PITTSBURGH -- The CBS broadcast invariably will mention how he came from little Bowie State, a Maryland school of 5,600 students and Division II athletics and nary an NFL playoff participant before this.
That's only a part of the story about how Isaac Redman came to mount this Mile High stage Sunday in Denver.
He came from the depth chart's bottom. From a year on the practice squad. From a goal-line drill before the Steelers coach addressed him by everything but his given name. From some admittedly bad decisions resulting in academic ineligibility after a 1,500-yard sophomore college season. From the helping hand of a Bowie State track coach from the rival high school in New Jersey after the kid was indicted on first-degree felony charges and lost his Division I scholarship.
Redman has covered so much ground already, what's a few yards of Sports Authority Field turf Sunday in just his second NFL start?
"Any big game, he's been there. He's responded," said his Bowie State coach, Damon Wilson. "It's a joy to watch a kid like that, and watch it from Day One."
Oh, and Redman's national unveiling comes the week after his career-high game in Cleveland, where he collected 92 yards and the game's sole touchdown and two fumbles on his final two rushes.
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Those fumbles are all the talk in Pittsburgh surrounding Redman, 27, an AFC Wild Card Playoff starter all because Rashard Mendenhall was felled by an ACL injury and third-down back Mewelde Moore remains questionable with an MCL sprain.
"I had 92 yards on 19 carries," Redman said Wednesday, referring to career highs for his 35-game career. "And a touchdown. And picked up blitzes. And played on special teams, too. One run got called back, or I would have had 100. I had a good game minus the two fumbles. I haven't fumbled all year long. It's not like it's been an ongoing problem."
"We are very comfortable with his ball security and how he runs," coach Mike Tomlin said this week of the 6-foot, 230-pound third-year pro with 776 career yards (2010 postseason included) and miles behind him.
"You look at how Isaac Redman played" last Sunday, tackle Max Starks added. "At one point, the Cleveland Browns were arguing with themselves over who was going to tackle him, because they couldn't get him down.
"Looking forward to seeing him featured."
So is Redman.
At long last.
He was a 5,000-yard rusher at Paulsboro (N.J.) High, a state-champion wrestler and a Temple football recruit when, in October 2003, he was indicted on first-degree aggravated sexual assault and other charges after an incident at a party. The next June, he pleaded guilty to a lesser charge of fourth-degree sexual contact. He got three years of probation and a significant boost from Marc Harrison, Bowie State's track and field coach -- and a native of Paulsboro's archrival.
"It was crazy how a guy from Woodbury helped a guy from Paulsboro out," Redman recalled with a smile.
Harrison "was familiar with Isaac and his situation," remembered Wilson, back then the Bowie State running backs coach. "Everyone -- the staff and administration -- gave him a thumbs up. The kid needed a home. The biggest thing, he needed some structure. From a young man, understanding a leadership role and commitment and all that -- that's where he developed, in my opinion."
Redman admitted he "blew it" his third year there. After a 425-yard freshman season and a school-record sophomore year with 1,512 yards, 12 touchdowns and a 99-yard run against Morgan State, the star flunked out.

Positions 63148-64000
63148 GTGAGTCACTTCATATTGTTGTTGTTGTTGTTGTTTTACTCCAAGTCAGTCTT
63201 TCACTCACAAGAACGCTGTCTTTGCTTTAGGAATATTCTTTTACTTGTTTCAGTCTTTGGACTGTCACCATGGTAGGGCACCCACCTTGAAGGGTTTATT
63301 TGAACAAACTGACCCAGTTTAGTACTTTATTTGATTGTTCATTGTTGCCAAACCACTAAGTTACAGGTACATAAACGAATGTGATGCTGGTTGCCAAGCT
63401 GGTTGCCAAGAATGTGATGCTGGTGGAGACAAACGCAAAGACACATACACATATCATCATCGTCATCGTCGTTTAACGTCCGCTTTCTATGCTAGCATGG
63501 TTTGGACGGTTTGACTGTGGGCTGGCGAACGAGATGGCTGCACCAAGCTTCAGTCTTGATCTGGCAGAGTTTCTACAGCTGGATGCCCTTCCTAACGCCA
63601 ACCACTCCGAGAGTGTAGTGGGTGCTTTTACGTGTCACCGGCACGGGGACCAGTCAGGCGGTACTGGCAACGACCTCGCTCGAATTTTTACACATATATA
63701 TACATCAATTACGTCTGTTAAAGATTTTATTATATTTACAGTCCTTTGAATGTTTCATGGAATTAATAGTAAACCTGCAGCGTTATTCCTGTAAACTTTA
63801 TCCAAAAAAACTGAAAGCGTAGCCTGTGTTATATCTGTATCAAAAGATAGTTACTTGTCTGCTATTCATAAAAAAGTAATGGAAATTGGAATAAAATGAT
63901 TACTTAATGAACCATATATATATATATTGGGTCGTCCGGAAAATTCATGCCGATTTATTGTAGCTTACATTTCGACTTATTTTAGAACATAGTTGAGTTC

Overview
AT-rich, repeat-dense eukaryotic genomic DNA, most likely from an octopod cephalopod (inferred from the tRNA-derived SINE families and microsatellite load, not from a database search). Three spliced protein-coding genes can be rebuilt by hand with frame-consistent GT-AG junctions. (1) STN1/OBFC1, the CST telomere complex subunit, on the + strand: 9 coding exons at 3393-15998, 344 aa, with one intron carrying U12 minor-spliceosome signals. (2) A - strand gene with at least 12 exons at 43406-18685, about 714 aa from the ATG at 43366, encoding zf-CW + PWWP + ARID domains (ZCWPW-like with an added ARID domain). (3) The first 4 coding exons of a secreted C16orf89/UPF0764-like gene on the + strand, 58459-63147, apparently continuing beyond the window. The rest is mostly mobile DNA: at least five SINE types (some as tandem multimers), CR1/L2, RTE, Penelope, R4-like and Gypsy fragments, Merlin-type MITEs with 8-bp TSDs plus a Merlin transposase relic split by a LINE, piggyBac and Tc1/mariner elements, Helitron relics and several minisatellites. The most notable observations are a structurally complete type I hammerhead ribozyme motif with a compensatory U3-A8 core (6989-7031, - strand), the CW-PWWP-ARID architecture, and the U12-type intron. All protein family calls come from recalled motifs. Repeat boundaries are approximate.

"Not doing what I needed to do in the classroom, ... summer school. Things you shouldn't do," he said. Redman gained 1,363 yards and 19 touchdowns his final two seasons with the Bulldogs, and this time the Steelers threw him a lifeline.
An undrafted free agent, when he arrived in Pittsburgh he kept repeating to himself: As long as they don't cut me before we put on shoulder pads, I'll be fine. In 2009 training camp brought an old Steelers vestige: the goal line drill. Red Zone Redman, a nickname that started at Bowie State, came to the fore.
"He scored on us every time," defensive captain James Farrior said.
"I heard the story," added Farrior's inside linebacker sidekick Larry Foote, then starting his one-year exile in Detroit. "They told me, 'We got a stocky running back who ran it in every time.' I never saw any [offense] ever win the goal line. We might have lost once in 10 years."
Redman remembered going seven for seven that day. "I was like, 'This is my time to make a name for myself.' Coach Tomlin kept calling me '[previously cut Kevan] Barlow,' 'Bowie,' 'Out-of-Shape.' He didn't call me one time by my name."
After the 2009 season on the practice squad, the Steelers called on Red Zone Redman as Mendenhall's backup and occasional third-down back. He scored the game-winning, home-field-securing touchdown in 2010 on a short Baltimore pass. "It was sort of a homecoming for him, right up the street from us," Bowie State's Wilson said. "It was pretty funny to watch him put a dagger in the Ravens."
This year, Redman started once for an ailing Mendenhall against Tennessee Oct. 9, rushing for career highs of 49 yards and 15 carries. When Mendenhall sustained the season-ending knee injury in last Sunday's first quarter, Redman played almost every down thereafter and finished with the 92 yards, 19 carries and all. What next?
"This is a big move," Redman said. "It's where you want to be. In this league, at this time of year. It's a national stage, everybody watching. I want to prove that I'm a back that's not just capable of doing 'enough.' I'd be lying if I said I'd be happy being a backup my whole career.
"It means a lot. It goes to show my dedication, my hard work. I was determined to make it and be productive. Not just to say, 'Hey, I played one year on the Steelers' practice squad.'"